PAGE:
In the mid-1970s, Charles Jencks introduced the term »postmodern« into the architectural discussion. In this way, the postmodern discussion reached the general public for the first time.
The stylistic principles of postmodern architecture had already clearly emerged at this point. A democratic, communicative architectural language was required, the aesthetics of which should not only be based on the function, but also on the content of meaning. A plea was also made for the inclusion of fictional elements, such as was known, for example, from Gothic, which saw an image of the heavenly Jerusalem in the cathedral.
At the same time, the tendency to preserve and redesign historical buildings increased. The most prominent example was the Gare d'Orsay in Paris, which opened as the Musée d'Orsay in 1986. Such historical buildings influenced the language of postmodern architecture, which from the beginning was strongly determined by quotations. In order to avoid a new historicism, the motto was that eclecticism - which was expressed, for example, in the use of columns, bay windows and lattice windows - should be ironically broken.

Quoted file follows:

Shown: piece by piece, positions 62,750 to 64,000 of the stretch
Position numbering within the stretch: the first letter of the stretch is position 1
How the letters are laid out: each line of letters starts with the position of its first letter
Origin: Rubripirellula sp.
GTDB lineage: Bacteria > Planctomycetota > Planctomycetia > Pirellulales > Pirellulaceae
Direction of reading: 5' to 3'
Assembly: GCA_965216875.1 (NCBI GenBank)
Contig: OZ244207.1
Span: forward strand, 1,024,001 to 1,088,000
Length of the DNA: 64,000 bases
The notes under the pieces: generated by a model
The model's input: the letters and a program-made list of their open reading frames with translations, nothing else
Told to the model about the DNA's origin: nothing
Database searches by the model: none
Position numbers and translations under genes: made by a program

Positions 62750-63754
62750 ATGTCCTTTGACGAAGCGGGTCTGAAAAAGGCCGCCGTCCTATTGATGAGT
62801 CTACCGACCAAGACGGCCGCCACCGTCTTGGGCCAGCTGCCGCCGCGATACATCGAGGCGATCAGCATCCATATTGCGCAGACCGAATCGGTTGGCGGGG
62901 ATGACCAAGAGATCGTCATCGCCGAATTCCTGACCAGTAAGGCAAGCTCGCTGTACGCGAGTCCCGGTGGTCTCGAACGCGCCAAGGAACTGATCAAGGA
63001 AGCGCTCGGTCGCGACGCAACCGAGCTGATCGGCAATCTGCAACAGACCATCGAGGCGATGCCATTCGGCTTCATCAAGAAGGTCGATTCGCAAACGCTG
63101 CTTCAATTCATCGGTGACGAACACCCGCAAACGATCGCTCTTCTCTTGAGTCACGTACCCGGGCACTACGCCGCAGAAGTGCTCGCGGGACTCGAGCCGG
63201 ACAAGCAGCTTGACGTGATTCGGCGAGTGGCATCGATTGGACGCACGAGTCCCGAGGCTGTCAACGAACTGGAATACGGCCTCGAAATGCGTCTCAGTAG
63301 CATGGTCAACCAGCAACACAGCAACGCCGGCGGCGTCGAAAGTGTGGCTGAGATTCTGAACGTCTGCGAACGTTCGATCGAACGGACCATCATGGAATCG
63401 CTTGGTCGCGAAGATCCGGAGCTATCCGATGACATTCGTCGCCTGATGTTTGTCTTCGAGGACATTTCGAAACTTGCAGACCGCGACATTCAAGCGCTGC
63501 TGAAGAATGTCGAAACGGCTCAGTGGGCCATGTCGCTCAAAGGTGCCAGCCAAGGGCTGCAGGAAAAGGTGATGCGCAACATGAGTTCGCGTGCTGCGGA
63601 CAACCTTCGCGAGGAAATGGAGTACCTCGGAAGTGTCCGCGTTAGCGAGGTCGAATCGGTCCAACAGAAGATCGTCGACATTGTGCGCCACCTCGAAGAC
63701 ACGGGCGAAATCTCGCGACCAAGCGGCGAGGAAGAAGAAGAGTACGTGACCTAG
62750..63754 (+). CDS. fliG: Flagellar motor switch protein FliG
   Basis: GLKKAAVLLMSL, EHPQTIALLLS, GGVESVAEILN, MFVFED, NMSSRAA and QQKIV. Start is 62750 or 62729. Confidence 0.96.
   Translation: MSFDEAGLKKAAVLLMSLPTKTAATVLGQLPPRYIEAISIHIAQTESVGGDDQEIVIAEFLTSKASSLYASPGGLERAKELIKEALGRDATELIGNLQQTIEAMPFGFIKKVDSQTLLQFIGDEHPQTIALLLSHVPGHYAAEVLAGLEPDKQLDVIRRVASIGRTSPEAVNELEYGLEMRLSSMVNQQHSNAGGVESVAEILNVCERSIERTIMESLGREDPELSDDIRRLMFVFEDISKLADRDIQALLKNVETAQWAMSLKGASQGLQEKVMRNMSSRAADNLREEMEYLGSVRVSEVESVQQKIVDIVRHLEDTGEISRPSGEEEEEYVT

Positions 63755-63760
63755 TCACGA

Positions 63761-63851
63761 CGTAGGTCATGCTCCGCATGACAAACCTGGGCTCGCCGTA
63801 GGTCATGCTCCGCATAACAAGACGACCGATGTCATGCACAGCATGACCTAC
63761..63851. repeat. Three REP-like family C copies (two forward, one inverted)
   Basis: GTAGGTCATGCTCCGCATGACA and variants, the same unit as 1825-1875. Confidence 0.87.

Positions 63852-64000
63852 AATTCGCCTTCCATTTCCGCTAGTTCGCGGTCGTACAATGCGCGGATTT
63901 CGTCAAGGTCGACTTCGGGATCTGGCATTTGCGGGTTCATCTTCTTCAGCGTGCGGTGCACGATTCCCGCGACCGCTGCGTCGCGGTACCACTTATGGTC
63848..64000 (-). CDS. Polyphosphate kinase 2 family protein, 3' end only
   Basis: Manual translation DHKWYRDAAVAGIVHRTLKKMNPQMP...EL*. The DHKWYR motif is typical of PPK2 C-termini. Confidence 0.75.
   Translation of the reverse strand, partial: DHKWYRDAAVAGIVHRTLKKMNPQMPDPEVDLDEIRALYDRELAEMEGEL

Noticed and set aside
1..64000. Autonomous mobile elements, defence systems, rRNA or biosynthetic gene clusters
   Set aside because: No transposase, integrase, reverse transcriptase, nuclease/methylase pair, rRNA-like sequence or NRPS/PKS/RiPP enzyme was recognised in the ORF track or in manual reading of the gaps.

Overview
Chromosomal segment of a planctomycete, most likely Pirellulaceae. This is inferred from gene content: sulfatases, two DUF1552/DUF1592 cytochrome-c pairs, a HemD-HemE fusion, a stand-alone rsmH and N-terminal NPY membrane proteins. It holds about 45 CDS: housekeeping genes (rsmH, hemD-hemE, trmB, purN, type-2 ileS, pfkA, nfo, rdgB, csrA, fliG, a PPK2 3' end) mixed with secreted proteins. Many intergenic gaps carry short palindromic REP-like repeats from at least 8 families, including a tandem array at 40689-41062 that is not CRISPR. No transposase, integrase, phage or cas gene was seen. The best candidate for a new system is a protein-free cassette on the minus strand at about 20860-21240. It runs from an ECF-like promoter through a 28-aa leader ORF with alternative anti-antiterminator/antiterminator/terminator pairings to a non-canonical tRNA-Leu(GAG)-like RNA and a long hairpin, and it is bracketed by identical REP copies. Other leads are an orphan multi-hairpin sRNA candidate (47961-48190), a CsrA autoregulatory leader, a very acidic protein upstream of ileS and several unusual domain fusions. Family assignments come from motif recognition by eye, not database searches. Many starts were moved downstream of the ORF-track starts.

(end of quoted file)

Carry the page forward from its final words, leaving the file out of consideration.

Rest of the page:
The spectrum of postmodern architecture developed particularly in the museum building of the eighties and nineties. In addition to Hans Hollein's Museum Abteiberg (Mönchengladbach), James Stirling's State Gallery (Stuttgart) is considered a successful and characteristic product of postmodernism. In Stirling's design, numerous allusions to historical architecture - from Egypt to Classical Modernism - merge with the colors of pop culture and the typical regional materials of sandstone and travertine to create a coherent, contemporary shape.
In recent times, when it comes to museum building, the experience character has come to the fore more and more than the educational requirement. Instead of meditative viewing art, stagings are required, and the architecture itself is staged with surprising views and theatrical effects. The first public visits are taking place more and more often, even before the pictures are hanging, so that the architecture can be experienced.
Deconstructivist tendencies are on the rise in the course of this development. Although deconstructivism often defines itself as anti-architecture, sometimes even propagating the disappearance of architecture, the sculptural quality of the buildings by architects such as Zaha Hadid (fire station, Weil am Rhein), Daniel Libeskind (Jewish Museum, Berlin) and Frank O. Gehry (Guggenheim Museum, Bilbao) made the museum itself a showpiece.
VI: Fine arts